Breakfast Briefing: The 8 stories PR pros need to know on Friday morning, 9.9.2016

Wells Fargo, Airbnb, try to make things right with customers.

Leading Friday morning’s news cycle: North Korea has conducted its fifth successful nuclear test, and South Korean officials believe it is the biggest one yet by the country. China has condemned the test, and U.S. President Barack Obama said it calls for "serious consequences."

Trump does interview with RT. A day after praising Russian strongman Vladimir Putin on NBC’s Commander-in-Chief Forum, Donald Trump did a phone interview with Russia-backed network RT that was critical of U.S. foreign policy. His campaign said it thought the Republican nominee was being interviewed for Larry King’s podcast.  

Wells Fargo tries to reassure customers. After firing 5,300 employees on Thursday over the creation of 1.5 million fake accounts that enabled the bank to charge unwarranted fees, Wells Fargo is running an ad at the top of The New York Times' homepage with the header, "Our commitment to you." It links to a page that outlines the steps the bank is taking to make the situation right.

Press release on Clinton health leads Drudge. The conservative news site’s lead story on Friday morning is a press release from the Association of American Physicians and Surgeons via PR Newswire saying concerns about Hillary Clinton’s health are serious enough to be "disqualifying" from the presidency. Clinton’s health has been the target of a smear campaign from supporters of Donald Trump, who claim her coughing, among other things, is a sign of a serious medical issue.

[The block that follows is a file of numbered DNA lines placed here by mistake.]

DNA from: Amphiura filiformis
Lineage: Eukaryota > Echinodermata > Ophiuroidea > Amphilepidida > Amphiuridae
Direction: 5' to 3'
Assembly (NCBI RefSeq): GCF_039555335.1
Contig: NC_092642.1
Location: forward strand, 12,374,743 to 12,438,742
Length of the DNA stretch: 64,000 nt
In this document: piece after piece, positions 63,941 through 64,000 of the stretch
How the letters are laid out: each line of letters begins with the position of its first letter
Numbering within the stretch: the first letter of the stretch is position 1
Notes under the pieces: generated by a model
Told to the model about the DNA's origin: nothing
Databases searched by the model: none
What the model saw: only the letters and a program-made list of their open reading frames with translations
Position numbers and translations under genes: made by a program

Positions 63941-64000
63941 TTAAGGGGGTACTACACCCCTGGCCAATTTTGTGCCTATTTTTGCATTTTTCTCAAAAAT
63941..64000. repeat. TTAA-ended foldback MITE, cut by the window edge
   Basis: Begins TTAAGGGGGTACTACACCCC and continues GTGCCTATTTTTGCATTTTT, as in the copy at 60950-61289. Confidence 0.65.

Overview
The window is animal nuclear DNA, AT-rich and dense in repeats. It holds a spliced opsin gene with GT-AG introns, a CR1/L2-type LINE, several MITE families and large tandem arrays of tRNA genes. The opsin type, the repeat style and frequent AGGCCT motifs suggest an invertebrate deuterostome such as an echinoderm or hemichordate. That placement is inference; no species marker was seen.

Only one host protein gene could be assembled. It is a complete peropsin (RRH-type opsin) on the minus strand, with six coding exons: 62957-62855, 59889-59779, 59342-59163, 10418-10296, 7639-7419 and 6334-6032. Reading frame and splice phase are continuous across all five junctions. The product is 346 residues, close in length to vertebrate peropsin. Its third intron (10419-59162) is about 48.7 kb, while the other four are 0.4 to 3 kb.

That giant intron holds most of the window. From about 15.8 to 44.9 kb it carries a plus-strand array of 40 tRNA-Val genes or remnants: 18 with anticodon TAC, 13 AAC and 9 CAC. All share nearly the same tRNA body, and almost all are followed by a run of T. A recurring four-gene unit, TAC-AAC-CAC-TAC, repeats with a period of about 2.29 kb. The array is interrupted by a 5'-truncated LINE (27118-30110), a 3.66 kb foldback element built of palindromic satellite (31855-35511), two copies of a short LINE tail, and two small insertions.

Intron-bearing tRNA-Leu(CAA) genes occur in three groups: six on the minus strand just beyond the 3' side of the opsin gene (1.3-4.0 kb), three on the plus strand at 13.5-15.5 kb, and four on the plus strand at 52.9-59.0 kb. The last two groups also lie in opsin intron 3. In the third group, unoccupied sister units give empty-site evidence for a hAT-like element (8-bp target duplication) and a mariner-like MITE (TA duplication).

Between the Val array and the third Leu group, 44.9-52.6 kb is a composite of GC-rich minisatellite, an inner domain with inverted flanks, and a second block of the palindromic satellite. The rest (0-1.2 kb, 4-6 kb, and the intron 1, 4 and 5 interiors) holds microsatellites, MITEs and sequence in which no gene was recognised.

Airbnb fights back against discrimination. The company released a 32-page document outlining the steps it’s taking to fight discrimination by renters on Thursday. It will also provide anti-bias training for employees and minimize the importance of users’ photos during the booking process.

On the campaign trail: Washington Post editorial: Clinton email story is out of control; Clinton opens up about her faith as she tries to run a more positive campaign; Pence backs Trump’s stance on Putin; Florida newspaper calls for federal investigation into Trump donations to state’s attorney general.

Norwegian editor accuses Zuckerberg of censorship. A Norwegian newspaper editor expressed his displeasure with Facebook after it reportedly censored its post containing the historic "Napalm Girl" image from the War in Vietnam. The front-page letter accused Facebook CEO Mark Zuckerberg of abusing his power.

MasterCard sued for $19b in U.K. The credit-card company is the subject of legal action in the country that could result in 46 million U.K. residents pocketing $19 billion in damages for paying excessive fees. The suit is accusing MasterCard of charging higher-than-normal fees to retailers, who passed the cost on to customers.

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